As nurses, we often have friends both inside and outside of the healthcare world. And honestly, there are some things that non-nurses just don’t really seem to “get” about our jobs. Every day, we run into new challenges and don’t know what kind of craziness we’re going to see next. Plus, we deal with serious life or death emergencies on a daily basis. By comparison, the work problems our friends in sales or marketing have just don’t seem all that important.
It’s hard sometimes to really relate to your friends who don’t work in nursing, but these tips can help you be a good friend and try to relate.
Try to see things from their perspective.
When you just helped save a patient’s life after a cardiac arrest, it’s hard to sympathize with a friend who’s bummed out from their sales job because they lost the Johnson account. Nurses and other healthcare professionals deal with life and death, facing mortality every day. We have a pretty good perspective on what really matters, and in comparison, everyday problems that other people have at their jobs can seem kind of mundane and unimportant by comparison. But still, it’s important to try to empathize with other people and to understand how they feel.
Talk about things other than work.
Work isn’t the only topic of conversation, of course. People bond with others over all kinds of shared interests and activities. Whether it’s the latest season of Game of Thrones, or that book you both read for the book club you’re in, there’s plenty of other stuff to talk about. Sometimes it’s much easier to relate to people this way, rather than trying to find common ground when it comes to workplace concerns. Nursing is one of the nation’s largest professions in terms of the number of workers, but it’s also very unique in many ways.
Save the “shop talk” for your friends that are in nursing.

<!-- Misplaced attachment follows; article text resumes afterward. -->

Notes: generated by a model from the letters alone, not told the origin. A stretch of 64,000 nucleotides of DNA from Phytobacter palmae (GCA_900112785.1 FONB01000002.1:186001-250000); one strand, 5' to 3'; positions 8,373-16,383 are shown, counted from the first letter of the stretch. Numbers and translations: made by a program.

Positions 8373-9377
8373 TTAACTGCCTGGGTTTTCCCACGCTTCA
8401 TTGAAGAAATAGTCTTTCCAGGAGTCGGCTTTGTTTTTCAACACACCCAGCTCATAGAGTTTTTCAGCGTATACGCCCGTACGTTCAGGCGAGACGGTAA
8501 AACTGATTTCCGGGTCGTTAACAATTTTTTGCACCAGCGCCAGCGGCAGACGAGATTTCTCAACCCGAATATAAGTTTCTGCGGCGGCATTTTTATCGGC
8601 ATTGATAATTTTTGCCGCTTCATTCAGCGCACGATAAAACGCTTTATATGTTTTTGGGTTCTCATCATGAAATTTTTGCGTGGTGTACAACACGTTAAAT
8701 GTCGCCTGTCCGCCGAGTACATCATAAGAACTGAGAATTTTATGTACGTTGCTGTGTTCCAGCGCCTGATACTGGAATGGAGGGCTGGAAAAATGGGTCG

When you need to vent about something related to work, it’s often best to talk to a friend that truly gets what you’re going through. While it’s always a good idea to have friends outside of work, there’s also a lot of value in making close “work friends,” with whom you can privately gripe about job-related problems. Believe it or not, nurses are very prone to burnout and job dissatisfaction, compared to people in other unrelated professions. Camaraderie with other nurses can go a long way toward helping you cope with the inevitable stress that comes with our profession.
Be a good listener.
Any relationship is a two-way exchange. It’s important to be a good listener and to focus on other people rather than just yourself. Rather than talking their ear off about your own day at work, try asking about theirs.
Be careful about griping about work on social media.
No one likes a “vaguebooker.” You know, the people who always have some unidentified problem, which inevitably garners tons of sympathy in their Facebook comments. But at the same time, there are times when it’s very unwise to share certain details. While social media can have some positive effects for the nursing profession, such as fostering professional connections and providing you with an outlet to vent your frustrations, caution is definitely needed to navigate potential patient privacy and confidentiality concerns.
Chances are, your workplace does have social media guidelines in place that employees can use as a reference. But not only does too much frustrated, negative social media venting put you at risk of accidentally violating patient confidentiality, but it can also be a turnoff for your friends and acquaintances that view your posts.
Being a Good Friend Goes Beyond the Workplace
As nurses, we go through things on a daily basis that a lot of our non-nurse friends just can’t really seem to relate to. But that’s okay. By finding other things to talk about and other ways to bond, we can avoid feeling alienated because of our occupation.